Do you remember the buttercup test? Pick a buttercup flower and place it under the chin of your friend. If there was a reflection it meant your friend liked butter. Seems to me there was almost always a reflection. But on the rare occasion there wasn’t, the poor child was considered an outcast. I mean, how could they not like butter. Really?!
I think of this little game now and I laugh because it’s probably a pretty safe bet that when I was playing this game my mom had already stopped serving up butter and had made the switch to margarine and shortening. All for the sake of our family’s health of course. Everyone was switching. We were just doing as we were told. Avoid saturated animal fats because they are bad and only eat polyunsaturated vegetable fats because they are good. Then came the belated acknowledgment that these man-made butter substitutes offered up unhealthy trans fats due to the extraction and hydrogenation process used to produce them. Whoops! The response from the food industry – promote tub spreads which contain “reduced” amounts of trans fats and label them as “zero trans fats” as long as they have an “acceptable” amount per serving. Acceptable? Um.
Despite the trans fats debacle by the food industry, many people still believe that “butter alternatives” are healthier than the real thing. Not surprising considering the marketing dollars behind these products and the consistent pointing to saturated fats as unhealthy. But I beg to differ.
First, I disagree on the basis that the healthiness of a product is directly correlated to the degree of processing it has undergone. Least processed equals more healthy in my book. It is not the polyunsaturated fat itself that is the problem, but how it is processed in order to produce these “butter alternatives” that makes the difference. Polyunsaturated fats (PUFAs) are naturally subject to becoming damaged and rancid. They are highly sensitive to heat, light, moisture, and oxygen, so special care must be taken when processing them (and storing them). And when we do consume rancid PUFAs, which we all have and some of us regularly, it means we must use our body’s reserves of antioxidants to fight the fight against the free radicals that are generated. So here’s the million dollar question – do you trust that your “butter alternative” was processed with proper care? There is really no way to be certain, but personally, I don’t bet on it and you shouldn’t either. Particularly when there is a more certain choice – butter. Butter is cream (preferably organic and from grass-fed cows), and maybe a little salt, that is produced by churning. Sure, some butters are higher quality than others. But least processed equals more healthy.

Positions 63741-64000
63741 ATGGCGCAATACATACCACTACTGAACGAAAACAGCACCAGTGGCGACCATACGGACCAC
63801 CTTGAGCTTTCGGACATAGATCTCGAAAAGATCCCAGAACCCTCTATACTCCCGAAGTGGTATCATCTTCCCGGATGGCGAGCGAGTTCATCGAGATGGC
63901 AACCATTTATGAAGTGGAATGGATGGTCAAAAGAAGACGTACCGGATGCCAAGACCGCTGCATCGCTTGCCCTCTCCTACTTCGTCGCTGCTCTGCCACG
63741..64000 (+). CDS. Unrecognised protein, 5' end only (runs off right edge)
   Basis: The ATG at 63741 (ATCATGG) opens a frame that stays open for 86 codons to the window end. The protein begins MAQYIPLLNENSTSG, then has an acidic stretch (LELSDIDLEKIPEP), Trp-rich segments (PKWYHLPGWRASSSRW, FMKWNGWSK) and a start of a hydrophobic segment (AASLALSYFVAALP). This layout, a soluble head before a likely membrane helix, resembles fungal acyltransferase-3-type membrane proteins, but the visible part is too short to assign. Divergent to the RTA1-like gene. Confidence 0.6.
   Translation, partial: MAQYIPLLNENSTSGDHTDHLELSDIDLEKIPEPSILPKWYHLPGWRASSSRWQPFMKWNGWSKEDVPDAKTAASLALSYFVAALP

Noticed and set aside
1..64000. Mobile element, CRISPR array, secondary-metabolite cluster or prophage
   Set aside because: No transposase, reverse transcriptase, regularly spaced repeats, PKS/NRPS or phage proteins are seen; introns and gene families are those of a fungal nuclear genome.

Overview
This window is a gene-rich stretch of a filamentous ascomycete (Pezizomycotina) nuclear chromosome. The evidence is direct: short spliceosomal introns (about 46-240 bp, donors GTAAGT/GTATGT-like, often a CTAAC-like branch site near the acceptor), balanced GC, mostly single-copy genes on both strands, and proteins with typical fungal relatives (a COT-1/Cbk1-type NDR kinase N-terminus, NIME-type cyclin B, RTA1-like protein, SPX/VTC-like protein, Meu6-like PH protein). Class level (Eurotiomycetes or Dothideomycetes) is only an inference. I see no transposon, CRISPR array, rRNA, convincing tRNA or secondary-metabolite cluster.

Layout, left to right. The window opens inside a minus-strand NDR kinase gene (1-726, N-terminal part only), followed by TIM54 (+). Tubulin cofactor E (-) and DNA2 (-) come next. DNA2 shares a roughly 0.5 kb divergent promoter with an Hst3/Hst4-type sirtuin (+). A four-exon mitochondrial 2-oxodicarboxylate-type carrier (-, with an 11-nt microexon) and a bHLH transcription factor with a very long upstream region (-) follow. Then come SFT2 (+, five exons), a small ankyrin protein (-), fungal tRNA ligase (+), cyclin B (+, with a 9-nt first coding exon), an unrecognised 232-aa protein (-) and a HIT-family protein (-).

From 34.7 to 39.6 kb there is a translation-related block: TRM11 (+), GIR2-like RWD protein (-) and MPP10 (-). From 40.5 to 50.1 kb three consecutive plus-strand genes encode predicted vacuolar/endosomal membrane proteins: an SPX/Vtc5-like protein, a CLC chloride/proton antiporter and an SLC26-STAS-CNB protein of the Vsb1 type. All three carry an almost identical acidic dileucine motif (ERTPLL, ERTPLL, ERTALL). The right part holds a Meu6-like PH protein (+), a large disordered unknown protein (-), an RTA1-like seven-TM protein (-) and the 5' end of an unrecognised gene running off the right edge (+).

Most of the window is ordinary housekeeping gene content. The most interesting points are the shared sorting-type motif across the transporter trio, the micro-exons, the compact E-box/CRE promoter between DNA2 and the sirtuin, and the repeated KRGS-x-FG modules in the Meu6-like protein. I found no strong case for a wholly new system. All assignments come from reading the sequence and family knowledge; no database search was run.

Second, yes, butter primarily consists of saturated fat, but saturated fats are not the root-of-all-evil they have been portrayed to be (nor is cholesterol but that’s a topic for another blog). Saturated fats are highly stable and do not go rancid easily, even in high temperatures (which makes it the ultimate choice for cooking). Our body makes saturated fat because it is essential to our health. Most of the vitamins and minerals in food are fat-soluble and cannot be absorbed without adequate natural fats. And scientific literature identifies a number of other vital roles for saturated fats – they enhance the immune system, are necessary for healthy bones, protect the liver, and provide energy to our cells.
Third, butter is jam-packed with healthy nutrients. Butter is an easily absorbed source of vitamin A which plays a role in the proper functioning of the cardiovascular and immune system. Butter contains antioxidants such as vitamin E and selenium, conjugated linoleic acid which provides protection against cancer, vitamin D to support strong bones and teeth, and vitamin K essential for optimum growth is found in the butterfat of milk from grass-fed cows. And for those concerned about weight gain from eating butter, don’t be. The fat profiles found in butter are not stored in the body as fat but are used for energy.
Still not convinced? Consider this statistic. Heart disease was rare in America at the turn of the century. Between 1920 and 1960, the incidence of heart disease rose to become America’s number one killer. During the same period butter consumption plummeted from eighteen pounds per person per year to four (M Enig, Trans Fatty Acids in the Food Supply). Not necessarily conclusive, but probably not a coincidence either.
So just go ahead and eat butter already. And give it to your kids and grand-kids daily. And then send them outdoors in search of buttercups.
Sidebar: I AM NOT suggesting that you eat only saturated fats and don’t eat polyunsaturated fats. I AM suggesting that you consume a variety of natural fats from safe and minimally processed sources. Consuming PUFAs in limited amounts that are unprocessed or minimally processed through safe methods is good practice and also essential for our health. The omega-3 we hear so much about falls into this category and is found in flax oil, pumpkin oil, and fish oil. Monounsaturated fats (MUFAs) are also healthy and beneficial. Olive oil, peanut oil, and avocado oil fall into this category. BUT REMEMBER…when purchasing these fats/oils it is very important to avoid any product that has the words refined, hydrogenated, partially hydrogenated or cold-processed on the label. Be sure to read the label and look for organic, cold-pressed, expeller-pressed, and unrefined.